let’s face it. we live in a selfie world. you’ve heard the jokes..’if you don’t take a photo of your dinner, did it even exist?’ this idea bled into the selfie culture which encouraged people to take photos of themselves doing anything + everything. whether you like it or not, it’s a trend that’s likely to stick around. so if you’re going to take a selfie, why not take a good one? technology is on our side here so let’s take full advantage.
get your gear in gear: dust off your camera manual and open it up. educate yourself on your camera model and its specific self timer instructions. on my camera i literally click two buttons and my camera is set to either a 10 or 2 second timer. if you have any trouble locating these options on your camera, shoot me a message. 80% of the time, i can set my 10 second timer and have more than enough time to push the shutter button from behind my camera, get myself in position, and get the shot when the timer goes off. however, i eventually purchased a wireless remote that allows me to get myself in position and take a photo without even touching my camera. a quick google search helped me find a remote that would work with my camera model and the best part is that the remote was only $22 so if you’ve been rejecting the idea of self portraits because of potential remote costs, just search and see what’s available! i reckon you’ll be surprised at how inexpensive this tool can be! i also have a tripod that i set up about 80% of the time but again, it’s not a necessary piece of gear. in fact, the first image in this blog post was taken with my camera sitting on top of two books! bottom line: read your manual and grab the gear that works best for you and your budget. chances are, your camera will be the most expensive gear in the equation and you’ve already got that, so experiment a little with your camera’s timers and using objects as ‘tripods’ and you’ll be one step closer to being a selfie pro!
give yourself grace + forget about being perfect: the biggest mistake you can make when taking a self portrait is getting in your own head. remember the reason that you’re getting in the frame. perhaps you’ve hiked to the top of a mountain and want to snap a self portrait at the top. perhaps you want to hop on the couch and snap a photo with your children to remind them ‘hey bebes, mama was here too!’ or perhaps you just need a new profile photo for instagram. whatever the reason, you won’t regret any of the photos that you take–only the ones you wish you would have taken. i am guilty of being overly critical of myself and my technical skills when i take self portraits and while i generally dislike all of the photos right off the bat, once i come back to them a couple of days later, i’m simply happy to have them. and THAT is the whole point of a self portrait. so i’ll say it again. give yourself grace and forget about being perfect.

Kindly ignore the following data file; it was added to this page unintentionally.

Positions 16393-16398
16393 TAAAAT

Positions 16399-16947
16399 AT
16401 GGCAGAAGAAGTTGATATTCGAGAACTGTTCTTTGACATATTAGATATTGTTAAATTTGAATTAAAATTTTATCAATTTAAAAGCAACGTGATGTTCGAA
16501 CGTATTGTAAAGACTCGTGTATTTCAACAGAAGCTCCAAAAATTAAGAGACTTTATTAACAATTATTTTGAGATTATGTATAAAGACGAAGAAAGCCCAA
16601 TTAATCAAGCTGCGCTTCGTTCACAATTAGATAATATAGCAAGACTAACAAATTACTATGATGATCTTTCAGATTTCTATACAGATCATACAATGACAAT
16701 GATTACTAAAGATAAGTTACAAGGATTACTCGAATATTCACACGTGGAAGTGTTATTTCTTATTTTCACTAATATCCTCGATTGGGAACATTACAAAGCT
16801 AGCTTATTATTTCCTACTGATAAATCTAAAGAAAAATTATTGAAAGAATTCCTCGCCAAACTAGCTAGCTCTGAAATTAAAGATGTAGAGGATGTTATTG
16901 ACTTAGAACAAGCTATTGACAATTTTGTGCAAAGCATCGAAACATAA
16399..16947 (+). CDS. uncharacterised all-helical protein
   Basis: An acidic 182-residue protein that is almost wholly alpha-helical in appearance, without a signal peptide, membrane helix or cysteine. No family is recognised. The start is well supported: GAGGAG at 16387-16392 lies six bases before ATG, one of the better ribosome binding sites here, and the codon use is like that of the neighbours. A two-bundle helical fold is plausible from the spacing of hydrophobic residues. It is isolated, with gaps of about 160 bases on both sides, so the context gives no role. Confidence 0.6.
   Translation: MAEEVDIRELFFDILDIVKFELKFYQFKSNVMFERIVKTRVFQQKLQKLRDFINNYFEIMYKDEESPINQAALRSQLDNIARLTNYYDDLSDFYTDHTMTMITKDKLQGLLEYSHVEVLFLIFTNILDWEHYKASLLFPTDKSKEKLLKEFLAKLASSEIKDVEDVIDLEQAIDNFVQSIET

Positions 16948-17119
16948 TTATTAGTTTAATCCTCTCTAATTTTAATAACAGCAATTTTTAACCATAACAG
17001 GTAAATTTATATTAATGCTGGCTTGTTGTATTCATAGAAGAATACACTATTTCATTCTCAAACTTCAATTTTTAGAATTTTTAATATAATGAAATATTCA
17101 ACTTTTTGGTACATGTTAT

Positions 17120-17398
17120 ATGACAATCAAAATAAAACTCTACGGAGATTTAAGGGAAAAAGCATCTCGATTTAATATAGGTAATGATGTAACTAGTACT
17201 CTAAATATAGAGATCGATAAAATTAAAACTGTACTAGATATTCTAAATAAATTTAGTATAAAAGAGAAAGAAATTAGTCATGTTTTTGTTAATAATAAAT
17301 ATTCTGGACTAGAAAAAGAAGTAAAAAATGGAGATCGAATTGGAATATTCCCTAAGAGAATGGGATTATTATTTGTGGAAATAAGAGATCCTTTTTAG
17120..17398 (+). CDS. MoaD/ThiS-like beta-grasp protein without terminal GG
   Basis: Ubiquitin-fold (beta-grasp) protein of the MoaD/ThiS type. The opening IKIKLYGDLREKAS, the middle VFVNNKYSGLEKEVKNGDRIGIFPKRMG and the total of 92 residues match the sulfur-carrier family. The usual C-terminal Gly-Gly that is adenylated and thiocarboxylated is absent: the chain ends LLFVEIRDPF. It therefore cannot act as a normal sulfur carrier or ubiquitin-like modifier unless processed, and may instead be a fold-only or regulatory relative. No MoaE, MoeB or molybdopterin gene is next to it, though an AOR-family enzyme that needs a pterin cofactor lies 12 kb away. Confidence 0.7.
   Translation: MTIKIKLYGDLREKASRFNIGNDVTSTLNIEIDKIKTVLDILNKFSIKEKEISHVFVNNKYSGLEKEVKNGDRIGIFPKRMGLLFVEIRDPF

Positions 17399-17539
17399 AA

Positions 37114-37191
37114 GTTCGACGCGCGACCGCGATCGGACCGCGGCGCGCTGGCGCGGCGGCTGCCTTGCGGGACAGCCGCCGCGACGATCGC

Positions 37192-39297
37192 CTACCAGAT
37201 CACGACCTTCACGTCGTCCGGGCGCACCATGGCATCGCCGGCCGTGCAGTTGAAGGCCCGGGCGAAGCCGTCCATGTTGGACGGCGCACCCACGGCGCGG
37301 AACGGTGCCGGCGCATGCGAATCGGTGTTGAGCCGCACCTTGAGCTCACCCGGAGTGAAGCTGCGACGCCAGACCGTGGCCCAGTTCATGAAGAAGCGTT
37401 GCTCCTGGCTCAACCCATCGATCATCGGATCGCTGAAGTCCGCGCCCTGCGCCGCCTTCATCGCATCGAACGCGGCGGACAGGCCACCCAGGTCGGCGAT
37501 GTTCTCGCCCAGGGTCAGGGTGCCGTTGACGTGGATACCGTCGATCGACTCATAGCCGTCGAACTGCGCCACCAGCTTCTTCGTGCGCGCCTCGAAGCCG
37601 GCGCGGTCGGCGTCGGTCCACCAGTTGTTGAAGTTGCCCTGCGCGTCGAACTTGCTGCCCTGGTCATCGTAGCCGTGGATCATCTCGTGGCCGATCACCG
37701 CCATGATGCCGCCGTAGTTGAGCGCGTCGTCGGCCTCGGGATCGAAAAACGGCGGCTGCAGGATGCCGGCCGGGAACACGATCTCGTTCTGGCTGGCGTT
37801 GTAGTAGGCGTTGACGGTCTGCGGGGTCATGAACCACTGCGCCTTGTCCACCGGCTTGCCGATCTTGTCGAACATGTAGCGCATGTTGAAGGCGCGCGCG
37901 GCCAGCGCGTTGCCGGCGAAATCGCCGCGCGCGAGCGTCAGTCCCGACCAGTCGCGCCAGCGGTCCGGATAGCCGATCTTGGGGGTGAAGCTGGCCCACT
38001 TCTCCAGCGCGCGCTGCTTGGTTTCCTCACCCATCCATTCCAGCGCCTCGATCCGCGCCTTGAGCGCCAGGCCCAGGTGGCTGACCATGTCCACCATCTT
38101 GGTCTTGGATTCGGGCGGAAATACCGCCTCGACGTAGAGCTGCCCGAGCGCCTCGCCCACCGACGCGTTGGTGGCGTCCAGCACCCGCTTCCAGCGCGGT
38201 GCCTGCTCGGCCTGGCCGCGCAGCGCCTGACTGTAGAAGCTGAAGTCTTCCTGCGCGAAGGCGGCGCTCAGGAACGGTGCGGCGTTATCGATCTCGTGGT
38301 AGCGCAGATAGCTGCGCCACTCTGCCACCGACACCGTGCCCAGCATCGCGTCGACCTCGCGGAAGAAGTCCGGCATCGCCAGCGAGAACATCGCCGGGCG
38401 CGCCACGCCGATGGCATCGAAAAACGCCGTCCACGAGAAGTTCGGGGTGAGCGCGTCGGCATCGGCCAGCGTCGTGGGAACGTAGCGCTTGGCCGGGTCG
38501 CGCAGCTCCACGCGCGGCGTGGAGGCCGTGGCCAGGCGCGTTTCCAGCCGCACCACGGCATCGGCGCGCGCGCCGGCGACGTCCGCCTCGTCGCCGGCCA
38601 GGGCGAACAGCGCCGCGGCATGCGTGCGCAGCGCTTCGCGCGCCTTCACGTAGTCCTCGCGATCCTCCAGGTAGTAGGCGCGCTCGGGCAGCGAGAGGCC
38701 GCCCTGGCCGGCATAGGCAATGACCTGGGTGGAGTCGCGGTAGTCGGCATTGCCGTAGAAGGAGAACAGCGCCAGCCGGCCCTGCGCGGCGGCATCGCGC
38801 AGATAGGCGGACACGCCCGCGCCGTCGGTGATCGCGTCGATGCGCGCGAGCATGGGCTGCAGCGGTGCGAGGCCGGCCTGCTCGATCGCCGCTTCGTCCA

cheat. pick focal points that already exist: so you’ve got your portrait idea in your head. you’ve set your camera’s timer, you’ve got your camera in position, you’ve set your appropriate aperture, shutter speed, and ISO and now you just need to pick a focal point and you’ll be ready to go. except chances are, you’re standing BEHIND your camera wondering ‘how am i going to know where to set this focal point if i’m not currently in the frame?’ my advice? cheat. pick a focal point that already exists. for example, in the photo below there is an electrical outlet right behind my oldest daughter’s little tush. i set my focal point close ‘ish’ to the electrical outlet (giving myself grace, of course) and that’s where we took our positions for the photo. knowing that i had told my camera to auto focus around the outlet, it was safe to say that if we positioned ourselves close to the outlet, we’d end up in focus. and i was right. in the second photo, i set my camera to auto focus on the right side of the back of the crib where i knew i’d be sitting. this way, all i had to do was sit in the vicinity of the right side of the back of the crib and chances are, we’d be in focus. again, we were. you might also find it helpful to set your aperture a little higher than you might like to just to help ensure that you get the most in focus as possible.
this week i challenge you to get in the frame. whether it’s by yourself, with your spouse, with your kids, with your roommate, your dog..just hop in! be patient and give yourself plenty of grace. this is definitely an acquired skill. it took me about six months practicing once a week to really get the hang of self portraits but i am so happy that i put in the time because now i hop in the frame with my daughters once a week and we typically knock it out in less than ten minutes. don’t forget to post your images to social media using the hashtag #ClubClickPic! i can’t wait to see your images.